An Angel Tree Package for the Office

As the company has done for a number of years, a Christmas tree was put up in the lobby and, a few days after Thanksgiving, Angel Tree stockings were hung.

I had decided long ago to participate in the Angel Tree program this year and, when I was passing by the lobby area on other business and saw they were up, I stopped and spent a few minutes deciding upon which one to pick.

I chose, similarly to last year, a boy, eight years-old. I signed my name to a sign-up sheet on the front desk, and, with a spring in my step, back to work I went.

There wasn't any guidance with the stockings as there were with the Angel Tree tags a few years ago. Those tags indicated ideas for toys and clothing sizes. I had to operate blindly, but I was fine with that. You see, I already had a half-dozen items at home for my Angel Tree recipient. I wouldn't say I had a plan for the recipient, per se, but I knew this was something I wanted to do, and since I knew it was something I wanted to do I saw no reason not to start buying items. And if there had been guidance, the recipient was still going to receive the things I had bought.

I didn't have a budget. Instead, I was going to buy stategically. Like last year, I was going to do a box of stuff. If I was out at a store and I saw something that intrigued me, I would buy it. In October, then, I started buying items here and there, so by the time the stockings were hung on the tree I had a box of stuff ready to wrap.

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This Year's Angel Tree Package

Last week was... not the best.

I should clarify. It wasn't bad. It was simply stressful. And hectic. And tense. And all of the things that a week that where the catalog and orders go to press usually is.

Thankfully, the week ended with the Nerd Prom — the Employee Appreciation Party (or the Christmas Party) — and after the week that had been, the Nerd Prom was muchly needed.

Last week, the Christmas tree in the office lobby was put up, and it was decorated, as it always is, with stockings for the Salvation Army's Angel Tree program.

I did the Angel Tree for the first time three years ago — and enjoyed it — but for various reasons, mainly not checking the tree at the right time, I didn't the last two years.

As I walked past the tree Wednesday afternoon — or was it Tuesday? — I looked at the stockings on the tree, saw one for a "Boy Age 7," and took it. My week had been overwhelming to some extent, and the thought of helping someone who needed help I saw as a way of balancing the karmic scales.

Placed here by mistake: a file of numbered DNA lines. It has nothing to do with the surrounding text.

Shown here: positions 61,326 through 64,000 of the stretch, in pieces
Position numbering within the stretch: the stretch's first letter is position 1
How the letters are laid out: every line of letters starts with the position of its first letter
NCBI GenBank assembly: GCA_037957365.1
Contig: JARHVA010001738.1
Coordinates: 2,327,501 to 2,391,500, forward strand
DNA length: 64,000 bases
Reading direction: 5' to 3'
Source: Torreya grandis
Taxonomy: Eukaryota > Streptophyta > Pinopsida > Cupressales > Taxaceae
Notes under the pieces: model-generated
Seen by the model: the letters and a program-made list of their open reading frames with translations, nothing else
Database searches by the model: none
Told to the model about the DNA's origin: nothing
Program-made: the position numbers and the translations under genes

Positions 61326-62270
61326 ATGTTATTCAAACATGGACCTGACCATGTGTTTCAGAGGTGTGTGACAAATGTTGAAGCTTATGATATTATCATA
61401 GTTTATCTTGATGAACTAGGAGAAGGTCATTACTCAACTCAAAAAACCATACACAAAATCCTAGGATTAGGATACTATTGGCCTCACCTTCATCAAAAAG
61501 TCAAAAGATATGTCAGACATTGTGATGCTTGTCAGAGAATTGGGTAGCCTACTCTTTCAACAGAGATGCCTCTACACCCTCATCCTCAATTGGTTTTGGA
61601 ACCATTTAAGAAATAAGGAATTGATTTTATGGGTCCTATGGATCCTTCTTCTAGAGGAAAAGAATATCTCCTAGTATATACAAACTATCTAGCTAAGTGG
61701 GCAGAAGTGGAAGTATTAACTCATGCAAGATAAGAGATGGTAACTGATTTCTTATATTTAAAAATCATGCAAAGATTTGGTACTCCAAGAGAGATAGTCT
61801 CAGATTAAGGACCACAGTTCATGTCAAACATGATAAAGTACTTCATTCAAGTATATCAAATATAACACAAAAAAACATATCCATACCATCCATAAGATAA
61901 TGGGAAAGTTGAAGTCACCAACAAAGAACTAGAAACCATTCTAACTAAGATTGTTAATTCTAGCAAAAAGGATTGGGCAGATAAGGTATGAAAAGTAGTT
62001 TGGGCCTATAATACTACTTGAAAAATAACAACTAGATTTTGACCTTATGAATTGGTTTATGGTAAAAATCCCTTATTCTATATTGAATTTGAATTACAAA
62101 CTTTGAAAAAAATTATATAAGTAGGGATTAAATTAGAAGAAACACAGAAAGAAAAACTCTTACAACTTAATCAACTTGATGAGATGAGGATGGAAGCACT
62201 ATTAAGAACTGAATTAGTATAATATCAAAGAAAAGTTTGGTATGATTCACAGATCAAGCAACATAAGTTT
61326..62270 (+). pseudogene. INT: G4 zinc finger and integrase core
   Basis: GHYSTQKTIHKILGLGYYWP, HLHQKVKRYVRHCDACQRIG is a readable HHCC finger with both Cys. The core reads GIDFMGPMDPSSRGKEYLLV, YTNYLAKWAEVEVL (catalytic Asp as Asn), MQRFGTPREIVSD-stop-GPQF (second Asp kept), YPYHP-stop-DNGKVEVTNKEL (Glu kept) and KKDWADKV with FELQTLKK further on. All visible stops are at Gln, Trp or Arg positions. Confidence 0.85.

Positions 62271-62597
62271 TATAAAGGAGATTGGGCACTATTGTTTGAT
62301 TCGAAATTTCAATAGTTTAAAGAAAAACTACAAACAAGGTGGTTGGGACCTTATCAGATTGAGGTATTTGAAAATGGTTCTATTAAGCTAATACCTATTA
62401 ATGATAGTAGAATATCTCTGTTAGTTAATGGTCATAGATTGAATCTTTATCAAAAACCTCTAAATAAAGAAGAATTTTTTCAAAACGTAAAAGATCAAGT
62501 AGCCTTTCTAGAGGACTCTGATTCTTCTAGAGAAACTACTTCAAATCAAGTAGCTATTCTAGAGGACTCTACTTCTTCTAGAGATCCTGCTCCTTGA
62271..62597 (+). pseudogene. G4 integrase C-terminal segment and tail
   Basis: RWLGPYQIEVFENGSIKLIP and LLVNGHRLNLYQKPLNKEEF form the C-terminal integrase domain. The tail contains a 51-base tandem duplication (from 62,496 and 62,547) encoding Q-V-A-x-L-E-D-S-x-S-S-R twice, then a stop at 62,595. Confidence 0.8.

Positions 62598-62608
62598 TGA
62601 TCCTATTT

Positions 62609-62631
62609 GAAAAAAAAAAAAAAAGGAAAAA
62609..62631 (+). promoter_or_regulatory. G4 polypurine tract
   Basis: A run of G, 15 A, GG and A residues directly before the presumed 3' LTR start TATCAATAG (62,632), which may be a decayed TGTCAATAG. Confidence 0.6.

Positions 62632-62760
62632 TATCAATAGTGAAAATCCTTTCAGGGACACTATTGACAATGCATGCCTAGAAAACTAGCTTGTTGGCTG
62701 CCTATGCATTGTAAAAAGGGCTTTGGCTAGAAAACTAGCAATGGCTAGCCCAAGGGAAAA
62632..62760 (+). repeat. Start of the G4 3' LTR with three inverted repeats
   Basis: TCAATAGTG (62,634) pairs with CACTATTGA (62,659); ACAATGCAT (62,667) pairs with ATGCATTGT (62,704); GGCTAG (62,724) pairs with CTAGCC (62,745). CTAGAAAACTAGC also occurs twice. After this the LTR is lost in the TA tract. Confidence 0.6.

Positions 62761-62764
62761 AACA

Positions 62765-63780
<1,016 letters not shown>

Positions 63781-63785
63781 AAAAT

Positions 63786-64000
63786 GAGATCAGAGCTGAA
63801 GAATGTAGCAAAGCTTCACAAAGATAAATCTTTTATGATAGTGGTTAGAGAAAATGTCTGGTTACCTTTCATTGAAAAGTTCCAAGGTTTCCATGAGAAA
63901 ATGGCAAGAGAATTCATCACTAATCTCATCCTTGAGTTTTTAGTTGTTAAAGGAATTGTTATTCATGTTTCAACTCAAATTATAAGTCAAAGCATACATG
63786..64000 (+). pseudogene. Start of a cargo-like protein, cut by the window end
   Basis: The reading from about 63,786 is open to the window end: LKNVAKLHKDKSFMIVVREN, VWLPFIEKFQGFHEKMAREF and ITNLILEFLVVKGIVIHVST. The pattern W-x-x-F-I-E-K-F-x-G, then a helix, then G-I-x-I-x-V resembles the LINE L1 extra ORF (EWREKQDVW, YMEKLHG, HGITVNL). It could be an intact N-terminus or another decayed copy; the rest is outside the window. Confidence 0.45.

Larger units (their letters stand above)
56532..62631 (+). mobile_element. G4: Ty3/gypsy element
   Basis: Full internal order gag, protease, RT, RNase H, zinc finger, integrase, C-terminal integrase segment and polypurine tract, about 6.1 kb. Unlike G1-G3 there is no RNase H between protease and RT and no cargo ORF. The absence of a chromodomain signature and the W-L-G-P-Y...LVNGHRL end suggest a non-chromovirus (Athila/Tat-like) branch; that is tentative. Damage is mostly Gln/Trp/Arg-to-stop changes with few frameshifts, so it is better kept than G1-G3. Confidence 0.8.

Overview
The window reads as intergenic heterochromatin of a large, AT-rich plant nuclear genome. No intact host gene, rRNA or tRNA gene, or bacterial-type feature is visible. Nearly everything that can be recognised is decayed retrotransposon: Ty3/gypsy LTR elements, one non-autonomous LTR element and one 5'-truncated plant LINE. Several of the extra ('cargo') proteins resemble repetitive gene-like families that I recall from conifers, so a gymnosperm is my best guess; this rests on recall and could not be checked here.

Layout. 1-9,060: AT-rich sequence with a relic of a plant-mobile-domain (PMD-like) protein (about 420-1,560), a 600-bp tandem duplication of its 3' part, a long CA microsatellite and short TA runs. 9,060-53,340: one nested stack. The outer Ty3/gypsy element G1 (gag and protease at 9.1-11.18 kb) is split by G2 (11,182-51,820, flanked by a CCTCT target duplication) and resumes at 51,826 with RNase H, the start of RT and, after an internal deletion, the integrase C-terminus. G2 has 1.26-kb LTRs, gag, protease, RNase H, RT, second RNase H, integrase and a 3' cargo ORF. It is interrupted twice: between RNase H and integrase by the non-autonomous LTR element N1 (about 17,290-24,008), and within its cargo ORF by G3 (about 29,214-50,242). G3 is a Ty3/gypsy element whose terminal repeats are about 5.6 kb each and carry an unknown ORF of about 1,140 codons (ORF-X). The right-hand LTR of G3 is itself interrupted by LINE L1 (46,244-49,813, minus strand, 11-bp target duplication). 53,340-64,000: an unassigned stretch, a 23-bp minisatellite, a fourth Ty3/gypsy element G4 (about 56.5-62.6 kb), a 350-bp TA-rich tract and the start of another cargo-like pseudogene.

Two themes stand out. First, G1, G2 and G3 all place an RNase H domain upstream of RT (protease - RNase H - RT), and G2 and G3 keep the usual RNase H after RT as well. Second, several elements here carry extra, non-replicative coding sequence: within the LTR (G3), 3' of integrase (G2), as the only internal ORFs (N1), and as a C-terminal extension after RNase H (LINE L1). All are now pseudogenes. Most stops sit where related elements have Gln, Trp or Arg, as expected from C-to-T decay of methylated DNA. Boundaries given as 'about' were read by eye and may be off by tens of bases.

(Yes, the Salvation Army sucks, and there are sound reasons for never, ever associating with them, but there's also a seven year-old boy who needs something for Christmas. I can overlook the Salvation Army's problematic aspects if I can use them to help a person.)

Unlike three years ago, where I had a hang tag that had a short want list and clothing sizes, all I had to go on this year was "Boy Age 7." I then got some clarification from Human Resources about whether or not I had to use the stocking; after all, three years ago I didn't. I was told that I could put anything in whatever I wanted; the little bit to identify the recipient was all that was necessary, and it needed to be visible. I could work with that.Collapse )

The Peanuts Movie Novelization

Yesterday evening I went to the BAM! (formerly Books a Million) near York Galleria, not for any particular reason, just to get away from the gloom and the muck that had been all day Saturday thanks to the rain brought by Hurricane Joaquin.

thepeanutsmovie-novelizationThere I found a most unexpected book — The Peanuts Movie Movie Novelization, adapted by childrens book author Tracey West.  (The double “Movie” in the title is not a typo on my part; that’s what it reads on the cover and the spine.)

I’m not going to critique the book, per se; I’m well beyond the age of the book’s intended audience, and any critique would be bringing a fortysomething’s perspective on and expectations of fiction to a work that doesn’t deserve that type of scrutiny.  I did feel something… strange about reading this book and engaging with the Peanuts characters through prose, but that’s my conditioning and expectations born of nearly four decades of reading these characters in comic strips or watching them on television.  When I was in second or fourth grade (I skipped third), this would have been my speed.  (Or maybe not.  I was reading Arthur C. Clarke and Robert Heinlein and Sir Arthur Conan Doyle by fourth grade, and I’d already been to Narnia and Middle-Earth.) And the book should really be looked at in that way.  It’s a book for kids. :)

The important thing to say about The Peanuts Movie novelization is that it’s entertaining and the book is frequently laugh-out-loud funny.  West takes us inside the psyches of Charlie Brown and Snoopy, and she makes us feel for good ol’ Charlie Brown.  The prose isn’t complicated, the characters behave exactly as they should, and the sense of melancholy that pervades Peanuts is present.  For the elementary school reader who knows Charlie Brown and the gang from the animated specials, The Peanuts Movie Movie Novelization would be a lovely introduction to the characters.